Predictably, the anti-doping authorities are shocked, nervous, flummoxed, and discombobulated:
“It’s disturbing,” said Dr. Don Catlin, the chief executive of Anti-Doping Research, a nonprofit group in Los Angeles. “Basically, you have a license to cheat.”Of course, rather than just accept that, at some point, people's bodies are always going to react differently to different stimuli, the anti-doping crowd would prefer to get more up in athletes' business:
Dr. Schulze and her colleagues suggest that athletes be tested to see if they have the testosterone-metabolizing gene. Others said the testing of athletes for this and other genes may be coming soon.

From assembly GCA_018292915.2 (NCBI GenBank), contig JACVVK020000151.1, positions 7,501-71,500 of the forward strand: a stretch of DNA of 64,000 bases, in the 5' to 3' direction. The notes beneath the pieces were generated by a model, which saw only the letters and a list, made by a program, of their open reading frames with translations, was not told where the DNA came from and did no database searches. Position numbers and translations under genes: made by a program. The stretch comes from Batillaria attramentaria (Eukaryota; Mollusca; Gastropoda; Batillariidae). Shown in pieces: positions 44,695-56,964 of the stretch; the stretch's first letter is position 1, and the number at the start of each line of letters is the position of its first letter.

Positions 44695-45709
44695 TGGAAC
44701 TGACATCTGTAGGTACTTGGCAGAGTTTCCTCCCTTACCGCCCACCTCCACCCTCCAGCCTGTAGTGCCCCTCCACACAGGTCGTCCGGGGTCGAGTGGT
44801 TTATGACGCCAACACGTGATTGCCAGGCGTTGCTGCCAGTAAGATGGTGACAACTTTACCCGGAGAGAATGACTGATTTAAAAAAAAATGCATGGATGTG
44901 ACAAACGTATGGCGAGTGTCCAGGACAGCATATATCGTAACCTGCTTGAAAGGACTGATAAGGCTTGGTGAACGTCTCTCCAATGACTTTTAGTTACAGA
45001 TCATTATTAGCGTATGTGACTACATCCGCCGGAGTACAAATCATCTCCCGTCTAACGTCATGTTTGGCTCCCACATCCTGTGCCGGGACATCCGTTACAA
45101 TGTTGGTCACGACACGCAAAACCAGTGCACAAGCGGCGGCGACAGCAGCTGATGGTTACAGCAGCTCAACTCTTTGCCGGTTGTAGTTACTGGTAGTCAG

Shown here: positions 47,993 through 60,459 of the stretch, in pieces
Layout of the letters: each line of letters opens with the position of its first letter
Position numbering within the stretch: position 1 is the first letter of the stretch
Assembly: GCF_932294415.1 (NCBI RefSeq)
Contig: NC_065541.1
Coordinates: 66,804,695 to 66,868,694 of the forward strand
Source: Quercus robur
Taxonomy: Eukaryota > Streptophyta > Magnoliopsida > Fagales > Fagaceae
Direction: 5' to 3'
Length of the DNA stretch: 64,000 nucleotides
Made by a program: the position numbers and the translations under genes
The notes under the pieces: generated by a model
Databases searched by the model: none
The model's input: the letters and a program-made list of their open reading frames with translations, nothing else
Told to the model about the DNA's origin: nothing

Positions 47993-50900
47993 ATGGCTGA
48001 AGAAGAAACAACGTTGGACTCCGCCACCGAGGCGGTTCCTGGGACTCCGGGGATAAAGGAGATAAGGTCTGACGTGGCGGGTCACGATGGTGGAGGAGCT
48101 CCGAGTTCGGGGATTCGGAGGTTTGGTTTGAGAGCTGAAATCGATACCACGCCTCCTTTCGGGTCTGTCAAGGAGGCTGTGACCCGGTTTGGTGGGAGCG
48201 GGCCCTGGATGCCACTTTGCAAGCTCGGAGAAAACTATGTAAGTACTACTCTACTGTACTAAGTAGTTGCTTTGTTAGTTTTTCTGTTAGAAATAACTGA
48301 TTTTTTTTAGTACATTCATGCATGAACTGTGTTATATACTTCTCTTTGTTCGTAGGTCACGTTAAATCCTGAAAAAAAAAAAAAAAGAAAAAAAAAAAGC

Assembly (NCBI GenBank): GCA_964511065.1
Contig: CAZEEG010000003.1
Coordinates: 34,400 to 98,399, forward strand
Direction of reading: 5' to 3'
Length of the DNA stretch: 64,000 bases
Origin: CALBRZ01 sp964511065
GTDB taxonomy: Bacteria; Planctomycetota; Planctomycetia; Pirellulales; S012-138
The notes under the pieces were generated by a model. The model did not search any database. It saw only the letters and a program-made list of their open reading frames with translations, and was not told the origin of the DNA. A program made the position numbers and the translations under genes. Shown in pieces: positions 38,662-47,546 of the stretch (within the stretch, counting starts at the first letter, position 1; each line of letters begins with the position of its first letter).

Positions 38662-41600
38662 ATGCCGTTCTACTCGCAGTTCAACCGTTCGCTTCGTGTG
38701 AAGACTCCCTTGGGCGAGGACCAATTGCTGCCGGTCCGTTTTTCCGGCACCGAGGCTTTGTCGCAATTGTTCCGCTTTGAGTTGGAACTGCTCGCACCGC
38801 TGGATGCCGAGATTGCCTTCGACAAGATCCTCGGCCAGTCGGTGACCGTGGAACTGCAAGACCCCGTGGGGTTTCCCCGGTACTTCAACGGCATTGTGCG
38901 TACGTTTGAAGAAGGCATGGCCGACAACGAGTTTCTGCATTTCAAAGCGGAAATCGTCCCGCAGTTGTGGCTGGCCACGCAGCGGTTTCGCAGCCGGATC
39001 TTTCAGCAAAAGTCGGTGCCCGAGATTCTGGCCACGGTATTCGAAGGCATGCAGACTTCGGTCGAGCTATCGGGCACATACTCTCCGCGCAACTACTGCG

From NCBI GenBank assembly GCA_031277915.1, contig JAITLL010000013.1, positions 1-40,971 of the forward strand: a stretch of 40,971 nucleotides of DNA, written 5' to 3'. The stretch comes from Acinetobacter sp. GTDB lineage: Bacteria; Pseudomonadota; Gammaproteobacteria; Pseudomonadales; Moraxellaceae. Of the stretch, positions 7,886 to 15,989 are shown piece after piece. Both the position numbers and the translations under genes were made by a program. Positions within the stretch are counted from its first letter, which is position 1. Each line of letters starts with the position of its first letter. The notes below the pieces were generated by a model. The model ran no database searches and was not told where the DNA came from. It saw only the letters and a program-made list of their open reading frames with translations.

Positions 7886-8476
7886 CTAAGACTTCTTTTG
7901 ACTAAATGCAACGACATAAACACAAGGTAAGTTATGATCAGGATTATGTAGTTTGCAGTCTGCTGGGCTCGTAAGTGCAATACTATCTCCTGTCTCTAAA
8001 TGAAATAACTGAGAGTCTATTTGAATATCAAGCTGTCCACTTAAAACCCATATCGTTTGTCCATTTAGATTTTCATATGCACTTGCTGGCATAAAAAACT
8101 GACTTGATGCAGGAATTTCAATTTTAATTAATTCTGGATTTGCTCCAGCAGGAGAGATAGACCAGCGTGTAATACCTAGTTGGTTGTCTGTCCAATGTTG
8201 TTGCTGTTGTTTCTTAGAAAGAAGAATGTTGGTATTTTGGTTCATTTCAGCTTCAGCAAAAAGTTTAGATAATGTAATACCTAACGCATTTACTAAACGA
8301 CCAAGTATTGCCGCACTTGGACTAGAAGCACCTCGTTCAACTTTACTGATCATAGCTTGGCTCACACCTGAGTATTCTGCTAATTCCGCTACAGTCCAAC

“The specter of doing this is out there,” says Dr. Alvin Matsumoto, a testosterone expert at the University of Washington in Seattle and the Veterans Affairs Puget Sound Health Care System.
Who knows where this is going to lead, but given how it usually ends up, I suppose we can soon expect to see Selig and Fehr before some Congressional committee explaining what they're gonna do to protect the children from those genetic freaks ruining the grand old game of baseball.